Keith Porter was to many the father of biological electron microscopy (EM) and even of cell biology. He helped instigate the founding both of this journal and of the American Society of Cell Biology, and was a key figure in defining the structures of intact and sectioned cells.

The latter stages of Keith Porter's eminent cell biology career began with the installation of a 1-MeV high voltage electron microscope (HVEM) at the Molecular, Cellular, and Developmental Biology department at the University of Colorado, Boulder, in 1972. Porter had high hopes that the HVEM would allow him to pursue a long-term goal of defining the structure of the cytoplasm by looking at whole cell mounts. Although success did come in imaging whole cells, in the end, the ambitious goal of defining the definitive structure of the cytoplasm was not matched by the technology of the day (Heuser, 2002).

Structure in the void

As early as the mid-1950s, Porter had a strong hunch that there must be some structure to the “optically ‘empty’ parts of the protoplasm” that gave the cell its “elastic framework” (Porter, 1956). With the HVEM he could study a variety of types of cultured cells without the interference of embedding resins. Under a myriad of conditions, he saw a scaffold, or spongework, that encased all the then-known components of the cell. The scaffold consisted of fine, interconnected fibrils, which Porter named microtrabeculae (trabeculae roughly translates from Latin to tiny beams or girders).

The concept of the microtrabecular lattice was first described in 1976 (Wolosewick and Porter, 1976). The lattice backed up the idea that the cytosol was not all liquid, but rather contained a structured, linking framework. Porter also extended the responsibilities of the lattice beyond a mere scaffold, to include directing intracellular movements (Byers and Porter, 1977), giving shape and rigidity to cells, and even perhaps possessing information for cellular organization (Porter, 1978).

Skeptics weigh in

But critics soon voiced concern that the lattice might simply represent a fixation artifact of condensed soluble components of cytosol. Cytoskeletal components had just recently been identified, and many cell biologists still struggled with changing their concept of the cytoplasm from “soup” to “scaffold.” Until the Porter studies, investigators had mostly concentrated on the visible cell structures—membranes, organelles, and filaments—and had ignored any possible cytoplasmic matrix. It was hard to believe that this empty space was highly organized. To address “the artifact controversy,” Wolosewick and Porter used combinations of the best possible, least distorting EM techniques of the day to show relatively unchanged microtrabeculae (Wolosewick and Porter, 1979).

The study explored chemical (glutaraldehyde and osmium tetroxide) and nonchemical (freeze drying and freeze substitution) fixation techniques. It compared cells dehydrated by conventional alcohol/acetone dehydration and those that were critical point dried—a method favored by Porter because it caused less damage to specimens. Finally, they examined two model systems as negative controls: red blood cells—presumably a membrane filled with hemoglobin protein—and a bovine serum albumin solution. They saw no lattice structures in those latter preparations and concluded, “the microtrabecular lattice must exist in a form not too dissimilar” from that depicted in the article.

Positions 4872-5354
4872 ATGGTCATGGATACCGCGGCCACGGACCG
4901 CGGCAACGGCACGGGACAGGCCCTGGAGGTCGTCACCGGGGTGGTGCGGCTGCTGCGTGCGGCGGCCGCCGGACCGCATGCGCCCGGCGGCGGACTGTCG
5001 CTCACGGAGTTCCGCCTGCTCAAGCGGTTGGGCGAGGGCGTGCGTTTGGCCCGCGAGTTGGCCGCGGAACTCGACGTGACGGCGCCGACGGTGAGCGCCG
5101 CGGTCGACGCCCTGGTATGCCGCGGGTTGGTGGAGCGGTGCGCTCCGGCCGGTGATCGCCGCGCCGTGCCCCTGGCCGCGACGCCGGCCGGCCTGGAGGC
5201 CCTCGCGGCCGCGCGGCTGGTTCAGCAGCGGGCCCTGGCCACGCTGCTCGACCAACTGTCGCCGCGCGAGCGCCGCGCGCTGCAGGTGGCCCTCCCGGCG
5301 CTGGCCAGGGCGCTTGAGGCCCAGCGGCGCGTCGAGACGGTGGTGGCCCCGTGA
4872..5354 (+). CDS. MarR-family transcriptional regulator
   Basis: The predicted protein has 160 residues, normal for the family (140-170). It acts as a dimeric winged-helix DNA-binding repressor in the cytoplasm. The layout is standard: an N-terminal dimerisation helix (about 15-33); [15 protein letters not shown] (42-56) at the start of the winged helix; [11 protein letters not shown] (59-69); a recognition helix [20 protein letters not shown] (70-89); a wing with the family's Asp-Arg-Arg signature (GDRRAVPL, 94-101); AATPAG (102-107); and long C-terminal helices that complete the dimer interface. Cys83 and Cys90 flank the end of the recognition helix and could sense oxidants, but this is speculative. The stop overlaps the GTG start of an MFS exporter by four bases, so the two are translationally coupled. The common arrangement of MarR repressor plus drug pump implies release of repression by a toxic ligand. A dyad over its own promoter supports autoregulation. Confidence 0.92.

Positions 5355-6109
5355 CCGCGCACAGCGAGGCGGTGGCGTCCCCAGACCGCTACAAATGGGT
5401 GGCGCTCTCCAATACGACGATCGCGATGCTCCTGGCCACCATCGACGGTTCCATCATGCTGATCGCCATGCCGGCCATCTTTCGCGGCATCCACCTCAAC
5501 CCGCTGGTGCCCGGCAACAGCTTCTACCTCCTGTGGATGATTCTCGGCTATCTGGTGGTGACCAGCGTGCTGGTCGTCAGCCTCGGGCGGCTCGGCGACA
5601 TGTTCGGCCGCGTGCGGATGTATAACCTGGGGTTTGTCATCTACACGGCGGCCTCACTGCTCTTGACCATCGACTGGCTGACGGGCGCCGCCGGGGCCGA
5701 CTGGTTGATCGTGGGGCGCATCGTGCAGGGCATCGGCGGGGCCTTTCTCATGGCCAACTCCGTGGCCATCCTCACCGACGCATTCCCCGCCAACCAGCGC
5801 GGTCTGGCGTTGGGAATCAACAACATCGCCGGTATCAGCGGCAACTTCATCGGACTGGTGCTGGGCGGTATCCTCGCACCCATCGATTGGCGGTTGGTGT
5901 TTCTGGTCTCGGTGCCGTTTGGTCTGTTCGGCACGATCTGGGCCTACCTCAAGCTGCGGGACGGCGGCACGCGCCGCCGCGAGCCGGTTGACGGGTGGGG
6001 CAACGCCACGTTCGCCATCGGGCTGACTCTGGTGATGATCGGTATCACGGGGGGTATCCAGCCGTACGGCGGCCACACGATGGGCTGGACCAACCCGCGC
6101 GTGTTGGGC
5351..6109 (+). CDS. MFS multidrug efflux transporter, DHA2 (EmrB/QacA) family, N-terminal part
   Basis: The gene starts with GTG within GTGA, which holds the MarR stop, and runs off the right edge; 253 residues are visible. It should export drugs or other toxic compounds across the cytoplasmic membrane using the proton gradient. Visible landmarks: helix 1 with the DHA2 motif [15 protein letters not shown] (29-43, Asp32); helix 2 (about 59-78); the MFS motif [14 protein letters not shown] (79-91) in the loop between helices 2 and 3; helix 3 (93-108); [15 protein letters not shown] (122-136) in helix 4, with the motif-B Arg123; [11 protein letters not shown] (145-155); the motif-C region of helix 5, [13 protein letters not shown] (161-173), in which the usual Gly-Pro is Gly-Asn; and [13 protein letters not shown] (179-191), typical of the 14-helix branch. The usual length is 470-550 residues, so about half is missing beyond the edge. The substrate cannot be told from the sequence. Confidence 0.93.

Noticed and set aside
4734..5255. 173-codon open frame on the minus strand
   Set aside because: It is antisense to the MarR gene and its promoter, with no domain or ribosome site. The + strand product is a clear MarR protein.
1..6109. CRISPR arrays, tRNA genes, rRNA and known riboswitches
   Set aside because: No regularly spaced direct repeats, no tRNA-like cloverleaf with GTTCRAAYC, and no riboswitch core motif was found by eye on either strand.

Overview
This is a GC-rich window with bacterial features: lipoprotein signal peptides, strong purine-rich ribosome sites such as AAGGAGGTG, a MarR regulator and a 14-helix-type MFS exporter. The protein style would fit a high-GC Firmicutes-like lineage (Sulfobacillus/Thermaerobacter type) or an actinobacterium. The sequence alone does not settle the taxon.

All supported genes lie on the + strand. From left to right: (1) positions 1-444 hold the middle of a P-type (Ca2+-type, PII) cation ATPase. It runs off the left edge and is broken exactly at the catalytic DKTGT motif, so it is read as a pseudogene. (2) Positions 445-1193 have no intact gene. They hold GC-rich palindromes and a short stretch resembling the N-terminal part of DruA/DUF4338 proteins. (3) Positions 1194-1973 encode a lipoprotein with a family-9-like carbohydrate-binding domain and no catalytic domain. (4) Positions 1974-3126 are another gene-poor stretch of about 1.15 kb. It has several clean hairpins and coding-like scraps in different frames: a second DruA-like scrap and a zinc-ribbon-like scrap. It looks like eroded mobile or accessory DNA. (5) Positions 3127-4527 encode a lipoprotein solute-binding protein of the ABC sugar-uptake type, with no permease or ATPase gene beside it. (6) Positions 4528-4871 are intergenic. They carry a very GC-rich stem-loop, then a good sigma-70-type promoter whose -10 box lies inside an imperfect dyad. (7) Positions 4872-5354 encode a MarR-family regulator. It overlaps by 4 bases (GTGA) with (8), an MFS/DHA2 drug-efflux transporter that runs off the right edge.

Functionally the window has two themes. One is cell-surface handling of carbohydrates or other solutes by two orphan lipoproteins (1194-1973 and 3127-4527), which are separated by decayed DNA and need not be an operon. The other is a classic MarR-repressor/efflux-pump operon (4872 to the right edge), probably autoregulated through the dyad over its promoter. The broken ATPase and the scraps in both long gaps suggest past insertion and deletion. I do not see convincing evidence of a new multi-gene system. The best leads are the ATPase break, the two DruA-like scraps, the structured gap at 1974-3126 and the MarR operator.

Glomming but structured

Unfortunately, the best EM techniques of the day were giving what some consider to be a consistent artifact. Two later papers showed that aldehyde fixation and water contamination in critical point drying caused the soluble, hydrophilic proteins in the cytoplasm to glom onto the insoluble cytoskeletal filaments (Heuser and Kirschner, 1980; Ris, 1985). The resulting cytoskeleton, overdecorated with gooey protein, looked like a microtrabecular meshwork.

The microtrabecular lattice (arrows and arrowheads) as seen by Wolosewick and Porter.

WOLOSEWICK

But Porter's basic idea that the cytoplasm is structured still holds true, although what it “looks like” in a live cell is still up for discovery. “If Professor Porter were alive today, he would still defend the concept of a nonrandomly organized cytoplasm,” says John Wolosewick (University of Illinois, Chicago). He says the work sparked an ongoing debate about how cell structures are linked. He contends the lattice was not necessarily an artifact, but rather the best representation at the time of the numerous molecular cytoskeletal cross-linkers that have since been identified.

The latest EM images and tomograms of cytoplasm from the labs of John Heuser and Richard McIntosh (a student of Porter's) confirm that Porter was correct in his intuition, if not his details. “The cytoplasm is ‘Porterplasm’—a beautiful spongework with organelles suspended in it,” says Heuser of his latest freeze-dried, frozen thin sections of cells. However, the soluble components are so densely packed that the overall structure is still difficult to discern.

Heuser's more modern view of cytoplasmic structure.

HEUSER

Porter himself best described the EM conundrum: “In the strictest sense, of course, the content of the images is all artifact where the usual procedures are employed. The question is one of equivalence. To what extent do the images represent what was in the [cytoplasm] when the fixative was applied, and to what extent may these images be used to investigate the form and function of this part of the cell?” KP

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